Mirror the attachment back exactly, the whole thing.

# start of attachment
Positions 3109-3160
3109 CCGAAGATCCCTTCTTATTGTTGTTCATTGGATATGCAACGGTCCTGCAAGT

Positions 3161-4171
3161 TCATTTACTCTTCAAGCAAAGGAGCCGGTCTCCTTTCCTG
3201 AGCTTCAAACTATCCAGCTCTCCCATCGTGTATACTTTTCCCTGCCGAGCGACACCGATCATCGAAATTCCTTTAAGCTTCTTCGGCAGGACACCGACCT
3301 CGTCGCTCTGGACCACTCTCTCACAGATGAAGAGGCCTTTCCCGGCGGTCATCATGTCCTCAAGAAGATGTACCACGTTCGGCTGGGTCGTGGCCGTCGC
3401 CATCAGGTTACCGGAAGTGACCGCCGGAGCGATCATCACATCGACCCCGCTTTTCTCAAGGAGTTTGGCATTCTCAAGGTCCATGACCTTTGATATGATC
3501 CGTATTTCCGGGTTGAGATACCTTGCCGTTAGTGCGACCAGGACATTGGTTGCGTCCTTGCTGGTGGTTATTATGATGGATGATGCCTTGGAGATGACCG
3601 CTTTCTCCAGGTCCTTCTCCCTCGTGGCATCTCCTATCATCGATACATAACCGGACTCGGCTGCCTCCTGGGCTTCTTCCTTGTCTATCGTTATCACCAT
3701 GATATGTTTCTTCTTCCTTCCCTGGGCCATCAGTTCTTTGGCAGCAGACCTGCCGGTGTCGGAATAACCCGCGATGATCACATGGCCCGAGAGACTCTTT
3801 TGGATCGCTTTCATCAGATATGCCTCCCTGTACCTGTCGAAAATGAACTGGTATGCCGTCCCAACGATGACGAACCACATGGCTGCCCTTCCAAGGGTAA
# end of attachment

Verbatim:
Positions 3109-3160
3109 CCGAAGATCCCTTCTTATTGTTGTTCATTGGATATGCAACGGTCCTGCAAGT

Positions 3161-4171
3161 TCATTTACTCTTCAAGCAAAGGAGCCGGTCTCCTTTCCTG
3201 AGCTTCAAACTATCCAGCTCTCCCATCGTGTATACTTTTCCCTGCCGAGCGACACCGATCATCGAAATTCCTTTAAGCTTCTTCGGCAGGACACCGACCT
3301 CGTCGCTCTGGACCACTCTCTCACAGATGAAGAGGCCTTTCCCGGCGGTCATCATGTCCTCAAGAAGATGTACCACGTTCGGCTGGGTCGTGGCCGTCGC
3401 CATCAGGTTACCGGAAGTGACCGCCGGAGCGATCATCACATCGACCCCGCTTTTCTCAAGGAGTTTGGCATTCTCAAGGTCCATGACCTTTGATATGATC
3501 CGTATTTCCGGGTTGAGATACCTTGCCGTTAGTGCGACCAGGACATTGGTTGCGTCCTTGCTGGTGGTTATTATGATGGATGATGCCTTGGAGATGACCG
3601 CTTTCTCCAGGTCCTTCTCCCTCGTGGCATCTCCTATCATCGATACATAACCGGACTCGGCTGCCTCCTGGGCTTCTTCCTTGTCTATCGTTATCACCAT
3701 GATATGTTTCTTCTTCCTTCCCTGGGCCATCAGTTCTTTGGCAGCAGACCTGCCGGTGTCGGAATAACCCGCGATGATCACATGGCCCGAGAGACTCTTT
3801 TGGATCGCTTTCATCAGATATGCCTCCCTGTACCTGTCGAAAATGAACTGGTATGCCGTCCCAACGATGACGAACCACATGGCTGCCCTTCCAAGGGTAA